Janet has nothing but praise for Stella Maris, a wet hostel run by homeless charity Depaul in north Belfast, who took Richard in again and did their best to help him.

"Richard's addiction had become so acute, the family could no longer care for him," she said.

"Stella Maris tried to control his alcohol intake but he'd bring a sleeping bag out with him and beg for money on the streets. He ended up in intensive care eight times in 2019, once after drinking a litre of vodka."

He returned to Stella Maris for the last time on Thursday, October 10 and called his mother the following morning, telling her he loved her.

Shorty afterwards he went missing.

"When I didn't hear from him on the Friday night I thought he'd gone on a bender," she recalled.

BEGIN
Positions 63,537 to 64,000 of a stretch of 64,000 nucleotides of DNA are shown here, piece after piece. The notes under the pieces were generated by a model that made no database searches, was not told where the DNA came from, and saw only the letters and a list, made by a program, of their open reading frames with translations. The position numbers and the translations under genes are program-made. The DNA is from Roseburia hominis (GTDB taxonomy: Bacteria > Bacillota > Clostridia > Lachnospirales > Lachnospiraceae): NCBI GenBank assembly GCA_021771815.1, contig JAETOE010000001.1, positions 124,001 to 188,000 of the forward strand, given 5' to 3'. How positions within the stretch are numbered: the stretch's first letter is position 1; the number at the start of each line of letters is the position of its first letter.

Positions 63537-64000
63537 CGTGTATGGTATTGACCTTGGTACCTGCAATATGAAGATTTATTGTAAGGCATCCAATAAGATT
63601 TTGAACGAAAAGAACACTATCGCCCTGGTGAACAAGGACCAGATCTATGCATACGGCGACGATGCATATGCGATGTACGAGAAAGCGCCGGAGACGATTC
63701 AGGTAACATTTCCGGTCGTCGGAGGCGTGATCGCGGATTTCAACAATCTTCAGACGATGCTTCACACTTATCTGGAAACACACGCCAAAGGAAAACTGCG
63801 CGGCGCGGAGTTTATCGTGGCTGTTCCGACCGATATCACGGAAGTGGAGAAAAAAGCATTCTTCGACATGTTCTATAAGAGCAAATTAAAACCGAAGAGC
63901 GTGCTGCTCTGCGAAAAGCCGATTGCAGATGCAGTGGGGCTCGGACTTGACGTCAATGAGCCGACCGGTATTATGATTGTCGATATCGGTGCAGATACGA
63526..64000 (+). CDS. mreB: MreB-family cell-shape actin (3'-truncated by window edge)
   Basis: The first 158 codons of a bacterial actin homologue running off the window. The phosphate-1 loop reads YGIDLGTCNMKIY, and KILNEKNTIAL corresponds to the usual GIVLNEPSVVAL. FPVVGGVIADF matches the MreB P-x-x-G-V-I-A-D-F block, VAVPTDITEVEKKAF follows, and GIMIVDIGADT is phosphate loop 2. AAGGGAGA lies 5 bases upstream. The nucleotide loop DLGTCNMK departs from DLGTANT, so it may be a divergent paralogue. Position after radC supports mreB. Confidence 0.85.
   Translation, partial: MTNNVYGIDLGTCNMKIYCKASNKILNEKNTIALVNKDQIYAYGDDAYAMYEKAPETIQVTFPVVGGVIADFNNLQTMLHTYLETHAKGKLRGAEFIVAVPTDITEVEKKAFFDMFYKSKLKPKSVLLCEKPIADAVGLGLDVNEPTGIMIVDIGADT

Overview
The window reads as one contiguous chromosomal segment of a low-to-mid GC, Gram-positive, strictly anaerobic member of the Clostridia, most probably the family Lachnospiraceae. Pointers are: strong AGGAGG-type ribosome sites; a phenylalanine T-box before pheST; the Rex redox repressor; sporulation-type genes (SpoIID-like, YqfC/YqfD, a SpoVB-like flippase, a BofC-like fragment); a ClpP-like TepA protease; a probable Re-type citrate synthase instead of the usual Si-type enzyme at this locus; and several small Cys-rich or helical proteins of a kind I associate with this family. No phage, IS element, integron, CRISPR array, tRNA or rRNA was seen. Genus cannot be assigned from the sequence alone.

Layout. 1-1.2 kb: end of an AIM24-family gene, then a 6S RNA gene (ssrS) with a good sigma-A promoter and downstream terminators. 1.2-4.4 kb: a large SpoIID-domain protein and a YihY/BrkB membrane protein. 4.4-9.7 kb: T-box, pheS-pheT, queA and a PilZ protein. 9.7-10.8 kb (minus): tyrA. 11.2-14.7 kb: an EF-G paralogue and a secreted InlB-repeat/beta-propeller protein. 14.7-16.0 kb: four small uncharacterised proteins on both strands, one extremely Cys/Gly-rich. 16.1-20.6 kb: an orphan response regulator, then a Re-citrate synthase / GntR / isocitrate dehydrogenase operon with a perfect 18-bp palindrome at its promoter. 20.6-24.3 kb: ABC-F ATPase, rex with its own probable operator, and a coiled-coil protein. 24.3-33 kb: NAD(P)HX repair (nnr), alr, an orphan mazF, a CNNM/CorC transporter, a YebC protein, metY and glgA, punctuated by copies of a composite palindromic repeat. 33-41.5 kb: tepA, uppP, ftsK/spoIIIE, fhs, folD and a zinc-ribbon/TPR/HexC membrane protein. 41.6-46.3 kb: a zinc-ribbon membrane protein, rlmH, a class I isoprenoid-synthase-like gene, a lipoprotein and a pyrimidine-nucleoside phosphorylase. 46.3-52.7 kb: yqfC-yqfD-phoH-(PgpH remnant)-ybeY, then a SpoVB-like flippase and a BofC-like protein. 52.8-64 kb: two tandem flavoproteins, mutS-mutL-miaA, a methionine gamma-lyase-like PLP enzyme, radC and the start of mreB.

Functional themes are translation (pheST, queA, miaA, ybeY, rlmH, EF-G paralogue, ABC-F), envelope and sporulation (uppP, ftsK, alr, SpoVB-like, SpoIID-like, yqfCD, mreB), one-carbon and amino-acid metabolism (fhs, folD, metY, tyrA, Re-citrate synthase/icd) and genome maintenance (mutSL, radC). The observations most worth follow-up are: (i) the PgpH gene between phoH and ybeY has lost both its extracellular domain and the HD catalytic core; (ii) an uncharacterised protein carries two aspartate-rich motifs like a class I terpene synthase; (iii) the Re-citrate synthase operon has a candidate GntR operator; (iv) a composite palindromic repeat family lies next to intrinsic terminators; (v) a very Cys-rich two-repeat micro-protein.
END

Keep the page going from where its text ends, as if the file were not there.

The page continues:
"The following afternoon I was out walking and realised I'd missed two calls from Stella Maris.

I don't miss the angry, aggressive phone calls or the worry every day about where he is... but I miss him

"I had a terrible knot in my stomach. I just knew. I asked if he was dead and they simply said: 'Yes'."

On October 16, 2019, more than 1,000 people attended the funeral at Shankill Parish Church, Lurgan, where Richard used to sing.

During the service, Bishop of Down and Dromore David McClay "made it very clear why Richard had died".

"We wanted people to know that this can affect any family and that we don't have enough services here," said Janet, adding: "There's not enough money being spent on mental health.

"I'm angry. I was angry with Richard. But there's a link missing in the system. Richard didn't murder anybody. He was in jail because during his drinking period he damaged property.

"There needs to be a better strategy than someone being given £300 and left to his own devices.

"As a parent I should have been able to say: 'My boy needs sectioned'.

"Richard told me many times he didn't want to be like that but he didn't know how to stop it. He'd gone too far."